This week’s monthly USDA numbers were a bit of a surprise and the weekly export report was good. As a result, December futures gained over 2 cents today—pushing us to over 93 cents.
Don’t be surprised if the market adjusts down a bit but optimism continues to reign and bullish eyes will now target 95 cents.
In summary of todays USDA crop production and supply/demand numbers:
- The projected US crop for 2021 was lowered over ½ million bales. Harvested acres and expected average yield were both lowered from the July estimates.
- Exports (final estimates) for the 2020 crop were lowered from 16.4 to 16.35 million bales. This raised the carryover to the 2021 crop year by 50,000 bales.
- Projected exports for the 2021 crop year were cut 200,000 bales to 15 million bales—likely just a function of the smaller US crop.
- The ½ million cut in the crop but 200,000 less in exports results in a net 300,000 reduction in US ending stocks.
- World production for 2021 was cut by the ½ million bales of the US crop.
- Compared to the July estimates, projected production was lowered in the US and Brazil but raised for Australia. China and India were unchanged.
- World Use for the 2021 crop year was increased slightly by 170,000 bales from the July estimate.
- Projected imports were unchanged for China, Turkey, Bangladesh, and Vietnam.
- Projected World ending stocks for the 2021 crop year were trimmed ½ million bales.
So, the report lowers World production, continues to support the optimism of strength in demand growth, and tightens the overall supply/demand picture. This should be supportive of price.
If future reports should increase the US crop and/or lessen the outlook for demand, lower prices would result. Remember, a smaller US crop estimate was a bit of a surprise because overall crop condition has been good and improving for weeks. Future reports could be an adjustment if a better crop is actually there.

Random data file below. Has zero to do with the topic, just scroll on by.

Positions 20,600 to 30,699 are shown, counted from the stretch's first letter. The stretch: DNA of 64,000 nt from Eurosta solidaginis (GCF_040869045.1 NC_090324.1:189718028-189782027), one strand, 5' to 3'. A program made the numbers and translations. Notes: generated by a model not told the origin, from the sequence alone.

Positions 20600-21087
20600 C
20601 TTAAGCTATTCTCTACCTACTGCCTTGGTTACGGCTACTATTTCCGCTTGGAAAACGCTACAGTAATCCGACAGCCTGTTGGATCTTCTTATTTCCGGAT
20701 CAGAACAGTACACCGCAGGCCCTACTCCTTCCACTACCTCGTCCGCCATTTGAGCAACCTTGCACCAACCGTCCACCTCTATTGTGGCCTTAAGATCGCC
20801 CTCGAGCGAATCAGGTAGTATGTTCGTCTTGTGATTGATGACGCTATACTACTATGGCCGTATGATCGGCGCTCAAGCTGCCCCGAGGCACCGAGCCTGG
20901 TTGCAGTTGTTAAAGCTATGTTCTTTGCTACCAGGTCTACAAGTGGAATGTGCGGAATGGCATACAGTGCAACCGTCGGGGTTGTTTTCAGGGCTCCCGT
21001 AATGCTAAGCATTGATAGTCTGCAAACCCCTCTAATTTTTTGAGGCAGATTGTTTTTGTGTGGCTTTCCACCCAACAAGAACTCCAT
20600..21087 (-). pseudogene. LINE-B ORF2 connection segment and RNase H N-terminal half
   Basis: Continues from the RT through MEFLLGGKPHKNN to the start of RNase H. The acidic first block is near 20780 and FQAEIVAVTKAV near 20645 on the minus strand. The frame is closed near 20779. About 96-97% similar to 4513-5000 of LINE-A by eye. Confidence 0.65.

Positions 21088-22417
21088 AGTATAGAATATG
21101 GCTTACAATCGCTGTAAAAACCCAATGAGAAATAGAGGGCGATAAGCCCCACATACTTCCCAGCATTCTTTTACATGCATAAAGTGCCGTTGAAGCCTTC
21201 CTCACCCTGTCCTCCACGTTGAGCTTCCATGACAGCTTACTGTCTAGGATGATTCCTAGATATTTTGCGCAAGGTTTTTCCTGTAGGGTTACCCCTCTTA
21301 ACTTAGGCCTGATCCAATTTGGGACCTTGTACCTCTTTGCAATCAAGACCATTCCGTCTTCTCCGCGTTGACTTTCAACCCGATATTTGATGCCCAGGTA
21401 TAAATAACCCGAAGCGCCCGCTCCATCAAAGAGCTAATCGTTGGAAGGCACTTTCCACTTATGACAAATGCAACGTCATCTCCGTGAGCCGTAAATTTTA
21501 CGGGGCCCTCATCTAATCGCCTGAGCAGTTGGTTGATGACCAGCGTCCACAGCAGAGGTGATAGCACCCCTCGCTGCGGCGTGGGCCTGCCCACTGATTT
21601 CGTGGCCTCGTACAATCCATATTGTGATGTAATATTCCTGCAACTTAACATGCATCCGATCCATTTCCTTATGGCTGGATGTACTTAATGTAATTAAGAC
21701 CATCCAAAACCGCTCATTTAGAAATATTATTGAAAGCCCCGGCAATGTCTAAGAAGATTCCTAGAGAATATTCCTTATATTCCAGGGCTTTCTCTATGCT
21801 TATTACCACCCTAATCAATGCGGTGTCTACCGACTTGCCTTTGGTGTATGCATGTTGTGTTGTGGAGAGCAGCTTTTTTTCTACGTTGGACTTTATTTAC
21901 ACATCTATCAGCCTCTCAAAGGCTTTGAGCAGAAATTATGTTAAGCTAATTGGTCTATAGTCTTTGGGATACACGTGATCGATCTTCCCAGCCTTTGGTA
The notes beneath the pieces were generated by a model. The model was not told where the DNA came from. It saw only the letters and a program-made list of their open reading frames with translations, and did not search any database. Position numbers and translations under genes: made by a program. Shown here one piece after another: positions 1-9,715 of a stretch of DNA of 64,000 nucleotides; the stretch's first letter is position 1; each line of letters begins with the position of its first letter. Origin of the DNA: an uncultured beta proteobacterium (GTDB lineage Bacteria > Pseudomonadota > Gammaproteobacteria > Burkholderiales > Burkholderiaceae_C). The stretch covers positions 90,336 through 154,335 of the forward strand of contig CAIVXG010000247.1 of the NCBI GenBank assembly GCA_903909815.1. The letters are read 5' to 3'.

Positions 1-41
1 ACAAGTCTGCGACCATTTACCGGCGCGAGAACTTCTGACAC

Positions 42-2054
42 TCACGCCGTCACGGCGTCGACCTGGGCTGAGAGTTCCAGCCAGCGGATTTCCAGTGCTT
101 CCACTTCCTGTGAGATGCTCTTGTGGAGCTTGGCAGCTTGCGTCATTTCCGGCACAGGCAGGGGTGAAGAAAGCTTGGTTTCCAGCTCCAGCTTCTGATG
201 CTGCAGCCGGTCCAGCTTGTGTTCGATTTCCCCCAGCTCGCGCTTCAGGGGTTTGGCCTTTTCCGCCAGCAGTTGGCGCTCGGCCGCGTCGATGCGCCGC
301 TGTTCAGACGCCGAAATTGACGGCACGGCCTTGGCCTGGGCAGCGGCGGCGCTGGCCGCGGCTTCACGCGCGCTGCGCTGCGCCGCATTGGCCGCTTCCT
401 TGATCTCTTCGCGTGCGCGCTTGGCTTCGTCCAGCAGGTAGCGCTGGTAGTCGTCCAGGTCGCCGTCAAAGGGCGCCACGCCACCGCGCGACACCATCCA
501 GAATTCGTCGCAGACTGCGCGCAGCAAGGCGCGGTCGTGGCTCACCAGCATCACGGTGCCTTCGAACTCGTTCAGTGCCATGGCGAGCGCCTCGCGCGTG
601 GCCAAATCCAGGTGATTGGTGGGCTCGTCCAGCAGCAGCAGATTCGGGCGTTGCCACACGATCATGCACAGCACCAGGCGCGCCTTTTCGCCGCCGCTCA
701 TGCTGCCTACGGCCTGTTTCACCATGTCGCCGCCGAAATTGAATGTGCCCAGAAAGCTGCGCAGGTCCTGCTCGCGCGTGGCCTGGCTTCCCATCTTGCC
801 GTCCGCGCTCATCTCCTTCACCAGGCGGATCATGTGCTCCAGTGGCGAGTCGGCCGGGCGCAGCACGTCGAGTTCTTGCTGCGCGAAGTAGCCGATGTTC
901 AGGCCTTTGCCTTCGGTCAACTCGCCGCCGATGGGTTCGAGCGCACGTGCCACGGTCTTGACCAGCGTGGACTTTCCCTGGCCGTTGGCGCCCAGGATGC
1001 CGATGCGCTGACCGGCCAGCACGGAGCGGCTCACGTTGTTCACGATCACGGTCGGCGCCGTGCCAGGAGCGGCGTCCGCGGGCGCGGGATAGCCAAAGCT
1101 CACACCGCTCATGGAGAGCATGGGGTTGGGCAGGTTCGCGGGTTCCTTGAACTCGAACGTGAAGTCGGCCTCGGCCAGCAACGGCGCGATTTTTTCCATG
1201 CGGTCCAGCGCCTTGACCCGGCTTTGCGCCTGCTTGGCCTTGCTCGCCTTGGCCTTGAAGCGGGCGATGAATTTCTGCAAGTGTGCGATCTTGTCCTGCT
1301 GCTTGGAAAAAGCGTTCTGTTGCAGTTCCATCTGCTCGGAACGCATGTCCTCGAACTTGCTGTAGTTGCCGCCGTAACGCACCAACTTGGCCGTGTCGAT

The most recent crop conditions (as of August 8) show 65% of the crop in good to excellent condition and only 7% poor to very poor. Overall, the Texas crop is 63% good to excellent. As of August 8, the overall crop condition index is 3.74 (5.0 = all Excellent). The crop is a little behind normal in development, however.
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The most recent export report (for the week ending August 5) shows sales of 363,000 bales and shipments of 204,000 bales—both very good levels. Sales of the 2021 crop total 5.2 million bales—35% of USDA’s projection for the marketing year. Top buying destinations thus far are Pakistan, Mexico, China, Turkey, and Vietnam.
Demand is expected to remain strong. Strong demand along with a smaller than anticipated US crop are fueling the push over 90 cents. It’s early but as we move through the season, weekly export sales and USDA’s monthly projections will be among the barometers to gauge how demand is doing.
The US crop is currently projected at 17.26 million bales. That’s up 18% from last year but less than the July estimate and less than what market observers were expecting. The crop situation is fluid and still largely unknown. What I’m saying is this—the market has already reacted to somewhat “smallish” crop news. Tropical storms and hurricanes will fuel this sensitivity even more depending on severity and the development stage of the crop in the areas impacted.
This looks to (hopefully) be a year with both a good crop and good price. Producers should be at least 50% priced/protected already and I know many are. Continue to increase your pricing if the market goes higher.
FYI, the 2020 crop seed cotton PLC payment rate is currently projected at 2.94 cents/lb (FSA, 7/30/2021). Payment is received on seed cotton payment yield times 85% of base acres.